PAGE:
Christmas Tree II
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Christmas (Eve) Past



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"Christmas Eve was a night of song that wrapped itself about you like
a shawl. But it warmed more than your body. It warmed your heart...
filled it, too, with melody that would last forever."

Bess Streeter Aldrich (Song of Years)

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 A View of a Christmas Tree Through a Window
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Nowitz, Richard
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Christmas Past
December 2001

Did you perchance watch “Holiday at Pops” on A & E last night? If so,
there is an excellent chance that your spirits were uplifted immeasurably,
as mine were. If not, I am happy to report that you will have another opportunity. It will be aired again next Friday evening, 21 December
2001, at 9:00 pm CST. I dare you to even think, “Bah, humbug,” after
watching this holiday extravaganza! What a remarkable orchestra, the
Boston Pops. Conductor Keith Lockhart is nothing short of phenomenal!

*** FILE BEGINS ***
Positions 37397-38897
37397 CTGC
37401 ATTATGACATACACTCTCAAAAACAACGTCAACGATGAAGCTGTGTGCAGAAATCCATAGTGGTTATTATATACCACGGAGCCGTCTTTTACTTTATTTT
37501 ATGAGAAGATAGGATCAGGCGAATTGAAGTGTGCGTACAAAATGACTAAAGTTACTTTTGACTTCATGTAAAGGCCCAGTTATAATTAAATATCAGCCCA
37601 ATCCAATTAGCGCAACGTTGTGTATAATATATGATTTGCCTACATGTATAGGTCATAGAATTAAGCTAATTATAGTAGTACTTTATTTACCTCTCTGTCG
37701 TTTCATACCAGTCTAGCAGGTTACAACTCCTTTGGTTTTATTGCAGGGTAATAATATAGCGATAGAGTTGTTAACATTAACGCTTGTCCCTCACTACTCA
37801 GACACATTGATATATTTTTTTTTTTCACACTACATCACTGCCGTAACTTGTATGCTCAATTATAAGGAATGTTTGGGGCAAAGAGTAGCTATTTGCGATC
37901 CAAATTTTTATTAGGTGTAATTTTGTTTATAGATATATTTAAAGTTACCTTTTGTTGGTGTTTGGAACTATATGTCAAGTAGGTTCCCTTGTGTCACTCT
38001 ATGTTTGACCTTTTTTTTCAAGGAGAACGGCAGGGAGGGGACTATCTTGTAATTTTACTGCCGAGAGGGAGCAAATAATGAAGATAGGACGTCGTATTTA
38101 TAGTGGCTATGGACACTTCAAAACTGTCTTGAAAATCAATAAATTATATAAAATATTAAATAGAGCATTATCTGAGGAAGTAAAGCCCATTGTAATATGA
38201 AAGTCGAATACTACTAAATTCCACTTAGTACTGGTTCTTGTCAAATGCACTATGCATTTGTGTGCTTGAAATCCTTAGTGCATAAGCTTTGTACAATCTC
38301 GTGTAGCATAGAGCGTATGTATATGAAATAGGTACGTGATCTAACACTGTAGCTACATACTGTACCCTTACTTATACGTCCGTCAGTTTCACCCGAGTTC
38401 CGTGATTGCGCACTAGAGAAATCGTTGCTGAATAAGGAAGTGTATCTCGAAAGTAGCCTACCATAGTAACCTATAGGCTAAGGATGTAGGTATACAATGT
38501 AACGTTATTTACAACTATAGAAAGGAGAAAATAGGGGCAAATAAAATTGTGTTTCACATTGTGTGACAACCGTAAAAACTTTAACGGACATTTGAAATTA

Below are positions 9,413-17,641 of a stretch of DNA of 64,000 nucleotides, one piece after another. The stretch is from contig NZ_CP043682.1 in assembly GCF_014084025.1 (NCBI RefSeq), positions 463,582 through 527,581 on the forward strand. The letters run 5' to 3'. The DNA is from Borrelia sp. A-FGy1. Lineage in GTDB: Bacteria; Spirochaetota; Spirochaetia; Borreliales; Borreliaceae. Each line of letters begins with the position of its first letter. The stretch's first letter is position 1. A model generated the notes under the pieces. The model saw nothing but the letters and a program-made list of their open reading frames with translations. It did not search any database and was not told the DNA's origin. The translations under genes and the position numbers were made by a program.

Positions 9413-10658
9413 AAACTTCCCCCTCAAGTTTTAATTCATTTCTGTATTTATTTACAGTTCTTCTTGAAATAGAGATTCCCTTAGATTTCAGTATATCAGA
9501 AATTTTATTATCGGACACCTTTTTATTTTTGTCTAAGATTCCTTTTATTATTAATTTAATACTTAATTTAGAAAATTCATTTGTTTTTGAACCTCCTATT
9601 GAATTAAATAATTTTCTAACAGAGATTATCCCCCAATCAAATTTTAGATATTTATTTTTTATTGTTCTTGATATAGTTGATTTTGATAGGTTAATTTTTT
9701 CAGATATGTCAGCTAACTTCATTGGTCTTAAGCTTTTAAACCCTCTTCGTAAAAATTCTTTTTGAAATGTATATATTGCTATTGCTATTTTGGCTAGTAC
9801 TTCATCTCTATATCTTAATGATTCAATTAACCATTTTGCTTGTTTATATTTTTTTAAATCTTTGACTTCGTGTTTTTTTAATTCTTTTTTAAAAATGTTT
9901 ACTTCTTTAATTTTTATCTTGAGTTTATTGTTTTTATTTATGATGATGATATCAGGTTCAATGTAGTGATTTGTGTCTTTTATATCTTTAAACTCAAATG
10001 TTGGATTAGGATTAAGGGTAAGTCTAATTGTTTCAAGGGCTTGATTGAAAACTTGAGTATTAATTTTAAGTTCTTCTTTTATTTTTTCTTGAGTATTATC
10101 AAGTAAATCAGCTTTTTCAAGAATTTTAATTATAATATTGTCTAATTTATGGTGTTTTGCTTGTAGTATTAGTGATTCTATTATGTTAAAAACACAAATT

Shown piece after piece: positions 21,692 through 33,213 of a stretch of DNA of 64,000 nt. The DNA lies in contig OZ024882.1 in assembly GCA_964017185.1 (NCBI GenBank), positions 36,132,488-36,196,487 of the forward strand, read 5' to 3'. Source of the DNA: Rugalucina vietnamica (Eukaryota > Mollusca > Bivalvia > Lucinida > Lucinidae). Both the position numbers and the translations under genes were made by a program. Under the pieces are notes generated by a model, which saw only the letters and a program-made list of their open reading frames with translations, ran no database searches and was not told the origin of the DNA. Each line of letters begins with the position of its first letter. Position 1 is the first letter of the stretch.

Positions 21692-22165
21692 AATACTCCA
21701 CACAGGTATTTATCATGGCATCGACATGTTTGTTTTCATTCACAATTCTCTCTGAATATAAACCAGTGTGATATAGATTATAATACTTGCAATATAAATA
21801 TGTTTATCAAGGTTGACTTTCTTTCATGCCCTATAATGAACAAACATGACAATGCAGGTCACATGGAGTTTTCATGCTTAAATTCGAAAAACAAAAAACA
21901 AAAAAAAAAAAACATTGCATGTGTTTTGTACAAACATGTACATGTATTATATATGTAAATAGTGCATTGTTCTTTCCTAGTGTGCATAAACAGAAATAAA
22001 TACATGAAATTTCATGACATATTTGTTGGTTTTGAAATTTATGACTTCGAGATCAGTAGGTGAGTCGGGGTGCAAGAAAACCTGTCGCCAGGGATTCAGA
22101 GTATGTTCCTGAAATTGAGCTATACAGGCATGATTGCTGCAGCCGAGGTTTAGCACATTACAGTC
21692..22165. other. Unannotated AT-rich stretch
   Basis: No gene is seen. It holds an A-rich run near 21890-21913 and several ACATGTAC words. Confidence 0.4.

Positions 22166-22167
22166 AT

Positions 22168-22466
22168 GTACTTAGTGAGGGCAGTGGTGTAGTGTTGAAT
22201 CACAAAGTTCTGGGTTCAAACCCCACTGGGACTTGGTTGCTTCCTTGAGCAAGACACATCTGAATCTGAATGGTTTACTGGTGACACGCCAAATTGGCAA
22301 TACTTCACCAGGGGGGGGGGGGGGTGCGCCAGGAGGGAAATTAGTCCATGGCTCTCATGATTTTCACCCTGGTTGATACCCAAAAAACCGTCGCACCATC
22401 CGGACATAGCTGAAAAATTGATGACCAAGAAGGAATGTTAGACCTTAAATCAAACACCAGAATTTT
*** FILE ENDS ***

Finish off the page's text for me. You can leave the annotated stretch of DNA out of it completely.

Not only is his musical expertise beyond reproach, but his energy and enthusiasm are extraordinary as well. And contagious. I am grateful.

Part of what made this joyful evening so noteworthy was the fact that it
took place in Boston, one of the cities hardest hit by the tragic events of September 11. It was heartwarming and extremely encouraging to watch
the Boston audience relax, smile, laugh, celebrate. Our spirit cannot be
broken. United we stand.

The evening got off to a vigorously jovial beginning with the Chieftains,
always enjoyable. For nostalgic reasons, however, I must admit my favorite
offering of the evening was the orchestra’s rendition of highlights from Gian
Carlo Menotti’s Christmas classic, “Amahl and the Night Visitors”. This
thoroughly delightful opera evokes Christmas memories for me like nothing
else on earth. And, I must admit, I was somewhat taken aback to hear Mr.
Lockhart announce that the orchestra was playing excerpts from “Amahl”
in honor of its 50th anniversary (it premiered in 1951, the first opera ever
to be commissioned for television). Good grief. Could it be that we are
growing old? How time flies…

Christmas past is past. But not altogether. Tonight, Christmas Eves past